An Examination of Conscience for Children
Responsibilities to God
Have I prayed every day?
Have I prayed with my parents and family?
Have I been moody and rebellious about praying and going to church on Sunday?
Have I asked the Holy Spirit to help me whenever I have been tempted to sin?
Have I asked the Holy Spirit to help me do what is right?
Responsibilities to Others
Have I been obedient and respectful to my parents?
Have I lied or been deceitful to my parents or others?
Have I been arrogant, stubborn, or rebellious?
Have I talked back to parents, teachers, or other adults?
Have I pouted and been moody?
Have I been selfish toward my parents, brothers and sisters, teachers, or my friends and schoolmates?
Have I gotten angry at them? Have I hit anyone?
Have I held grudges or not forgiven others?
Have I treated other children with respect... or have I made fun of them and called them names?
Have I used bad language?
Have I stolen anything? Have I returned it?
Have I performed my responsibilities, such as homework and household chores?
Have I been helpful and affectionate toward my family?
Have I been kind and generous with my friends?
"I tell you, there will be rejoicing among the angels of God over one sinner who repents." Luke 15:10
Reconciliation, one of the sacraments of healing, is a great gift of love which God has given to his people through his son, Jesus Christ! In the celebration of this sacrament, we are healed in spirit, mind, and body as we answer Jesus' call to penance and to convert our hearts. Christian conversion calls us to live as Christ at all times, whether at home, at school, or in the workplace, and we live out our conversion in our daily lives through acts of kindness and love. When we sin, we are separated from God and from our community. The sacrament of Reconciliation allows us to become whole again in the Body of Christ.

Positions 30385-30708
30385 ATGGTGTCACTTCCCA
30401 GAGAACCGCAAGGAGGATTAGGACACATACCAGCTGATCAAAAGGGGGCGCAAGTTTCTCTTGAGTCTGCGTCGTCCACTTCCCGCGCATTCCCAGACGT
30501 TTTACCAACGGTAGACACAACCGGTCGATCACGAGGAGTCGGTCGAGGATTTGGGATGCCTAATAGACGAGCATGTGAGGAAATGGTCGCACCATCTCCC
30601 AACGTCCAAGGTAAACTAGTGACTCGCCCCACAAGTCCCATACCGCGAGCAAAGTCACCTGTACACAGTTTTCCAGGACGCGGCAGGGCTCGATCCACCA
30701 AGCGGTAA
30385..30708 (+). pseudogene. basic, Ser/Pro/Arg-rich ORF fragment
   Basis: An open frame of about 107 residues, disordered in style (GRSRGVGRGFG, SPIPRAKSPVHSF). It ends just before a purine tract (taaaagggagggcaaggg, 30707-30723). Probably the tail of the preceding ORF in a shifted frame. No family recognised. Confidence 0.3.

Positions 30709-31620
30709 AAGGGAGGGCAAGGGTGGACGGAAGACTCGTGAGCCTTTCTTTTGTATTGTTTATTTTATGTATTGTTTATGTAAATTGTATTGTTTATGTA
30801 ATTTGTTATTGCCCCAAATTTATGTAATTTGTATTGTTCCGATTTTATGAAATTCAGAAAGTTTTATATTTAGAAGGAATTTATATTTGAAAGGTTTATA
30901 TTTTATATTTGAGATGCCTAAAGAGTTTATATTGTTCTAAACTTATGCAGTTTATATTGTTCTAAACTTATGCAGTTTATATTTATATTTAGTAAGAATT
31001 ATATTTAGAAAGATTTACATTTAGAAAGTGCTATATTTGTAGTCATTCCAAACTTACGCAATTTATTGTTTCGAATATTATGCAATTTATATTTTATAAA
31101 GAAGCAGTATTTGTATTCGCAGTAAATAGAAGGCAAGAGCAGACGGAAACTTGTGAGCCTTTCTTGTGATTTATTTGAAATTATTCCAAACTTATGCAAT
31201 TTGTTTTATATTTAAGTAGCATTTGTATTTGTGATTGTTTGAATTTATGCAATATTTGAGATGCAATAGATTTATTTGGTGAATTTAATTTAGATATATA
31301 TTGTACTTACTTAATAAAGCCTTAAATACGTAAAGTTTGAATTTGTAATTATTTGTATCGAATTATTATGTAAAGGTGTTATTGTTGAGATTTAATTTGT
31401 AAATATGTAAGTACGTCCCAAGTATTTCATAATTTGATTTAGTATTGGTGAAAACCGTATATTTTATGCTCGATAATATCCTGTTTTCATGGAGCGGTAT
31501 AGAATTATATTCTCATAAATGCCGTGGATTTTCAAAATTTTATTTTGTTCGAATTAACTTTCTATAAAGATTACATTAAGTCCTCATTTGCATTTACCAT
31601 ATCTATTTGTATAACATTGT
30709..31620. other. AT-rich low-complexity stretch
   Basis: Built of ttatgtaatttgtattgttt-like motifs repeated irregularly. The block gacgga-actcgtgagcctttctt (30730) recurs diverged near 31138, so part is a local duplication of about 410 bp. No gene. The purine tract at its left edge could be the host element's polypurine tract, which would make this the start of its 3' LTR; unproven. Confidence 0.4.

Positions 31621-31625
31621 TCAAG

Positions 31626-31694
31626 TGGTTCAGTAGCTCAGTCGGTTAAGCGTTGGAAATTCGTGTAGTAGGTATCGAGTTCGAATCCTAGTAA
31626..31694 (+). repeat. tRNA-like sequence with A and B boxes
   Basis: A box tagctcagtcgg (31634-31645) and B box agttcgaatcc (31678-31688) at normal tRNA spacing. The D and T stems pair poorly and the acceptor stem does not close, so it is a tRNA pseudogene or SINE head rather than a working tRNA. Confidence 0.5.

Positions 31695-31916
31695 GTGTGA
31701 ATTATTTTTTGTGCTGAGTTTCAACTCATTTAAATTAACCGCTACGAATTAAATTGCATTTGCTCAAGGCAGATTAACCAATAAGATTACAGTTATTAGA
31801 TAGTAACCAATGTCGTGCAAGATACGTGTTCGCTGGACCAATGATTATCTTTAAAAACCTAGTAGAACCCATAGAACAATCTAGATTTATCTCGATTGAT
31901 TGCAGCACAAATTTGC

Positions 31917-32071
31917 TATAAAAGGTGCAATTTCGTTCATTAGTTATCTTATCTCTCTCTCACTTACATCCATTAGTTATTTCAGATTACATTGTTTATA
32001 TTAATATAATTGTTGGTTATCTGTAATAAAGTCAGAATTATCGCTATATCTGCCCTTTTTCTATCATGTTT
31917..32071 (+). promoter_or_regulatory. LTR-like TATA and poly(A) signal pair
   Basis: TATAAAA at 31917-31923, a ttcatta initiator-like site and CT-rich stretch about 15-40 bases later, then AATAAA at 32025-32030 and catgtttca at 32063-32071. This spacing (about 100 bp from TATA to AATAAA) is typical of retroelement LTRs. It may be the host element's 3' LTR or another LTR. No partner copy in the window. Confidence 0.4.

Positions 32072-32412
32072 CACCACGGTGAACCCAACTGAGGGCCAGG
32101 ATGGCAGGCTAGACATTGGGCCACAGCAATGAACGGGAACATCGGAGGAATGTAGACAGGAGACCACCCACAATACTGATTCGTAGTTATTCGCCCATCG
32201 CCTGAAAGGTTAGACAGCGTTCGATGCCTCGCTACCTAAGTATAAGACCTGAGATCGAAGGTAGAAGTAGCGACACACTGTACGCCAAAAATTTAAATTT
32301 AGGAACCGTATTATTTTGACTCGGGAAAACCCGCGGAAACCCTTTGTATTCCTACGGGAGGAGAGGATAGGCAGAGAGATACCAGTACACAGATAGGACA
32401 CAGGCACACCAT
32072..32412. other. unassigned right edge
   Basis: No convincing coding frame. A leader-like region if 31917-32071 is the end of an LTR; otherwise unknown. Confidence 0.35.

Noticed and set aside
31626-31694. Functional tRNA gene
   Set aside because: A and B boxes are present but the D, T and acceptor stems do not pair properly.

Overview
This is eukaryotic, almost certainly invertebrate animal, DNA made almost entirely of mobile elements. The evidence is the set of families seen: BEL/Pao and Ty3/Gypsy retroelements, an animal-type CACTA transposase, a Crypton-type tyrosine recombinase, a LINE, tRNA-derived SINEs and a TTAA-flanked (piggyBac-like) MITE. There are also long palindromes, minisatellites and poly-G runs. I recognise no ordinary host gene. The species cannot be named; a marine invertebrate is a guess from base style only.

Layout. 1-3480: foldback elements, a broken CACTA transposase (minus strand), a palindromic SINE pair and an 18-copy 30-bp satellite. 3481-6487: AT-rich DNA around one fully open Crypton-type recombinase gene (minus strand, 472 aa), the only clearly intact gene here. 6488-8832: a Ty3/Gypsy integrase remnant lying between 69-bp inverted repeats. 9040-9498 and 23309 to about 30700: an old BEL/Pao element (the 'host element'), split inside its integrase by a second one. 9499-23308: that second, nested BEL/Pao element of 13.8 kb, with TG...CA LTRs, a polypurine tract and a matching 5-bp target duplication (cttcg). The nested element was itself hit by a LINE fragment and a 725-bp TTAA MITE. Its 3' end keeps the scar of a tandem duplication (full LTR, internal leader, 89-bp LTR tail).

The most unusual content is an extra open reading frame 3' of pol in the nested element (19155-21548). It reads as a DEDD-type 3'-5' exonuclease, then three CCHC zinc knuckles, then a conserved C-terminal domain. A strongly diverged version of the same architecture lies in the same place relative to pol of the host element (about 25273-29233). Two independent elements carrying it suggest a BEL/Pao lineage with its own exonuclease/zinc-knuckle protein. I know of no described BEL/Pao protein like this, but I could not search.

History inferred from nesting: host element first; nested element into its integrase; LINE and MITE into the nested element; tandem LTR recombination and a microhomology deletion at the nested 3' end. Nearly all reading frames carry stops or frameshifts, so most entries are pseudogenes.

Let the Children Come!
Jesus loved children. As a child himself, he was raised by Joseph and Mary in their home at Nazareth (Matthew 2:23). Growing up among townspeople and relatives, Jesus experienced the concerns and problems common to all children. Within this setting, Jesus "grew and became strong, filled with wisdom; and the favor of God was upon him" (Luke 2:40).
Jesus' affection for children is clearly affirmed in the Gospels. When his disciples attempted to halt people from bringing children to Jesus for his blessing, he insisted: "Let the little children come to me, and do not stop them; for it is to such as these that the kingdom of heaven belongs" (Matthew 19:14).
Jesus also demonstrated his compassion for children by healing them and raising them from death. He restored life to Jairus' daughter (Mark 5:21-43) and the son of the widow of Nain (Luke 7:11-17). He healed an epileptic boy and the demon-possessed daughter of a Greek woman (Luke 9:37-43).
His fundamental concern was always for the spiritual development of children. The greatest gift which God the Father can give to anyone, including children, is faith in his only begotten Son. Jesus declared that the Father reveals his Son to children more readily than to the learned and clever (Luke 10:21)!
Recalling these examples of Jesus' attention to children sets the proper context for helping children to examine their consciences and preparing them for the sacrament of Reconciliation. This sacrament allows Jesus to express his love for children today. Through it, he continues to influence their lives; he demonstrates his power to heal them, to free them from the bondage of sin, and raise them to new life. In turn, this sacrament allows children to come to know and love Jesus. For these reasons, Jesus still exhorts us: "Let the children come!"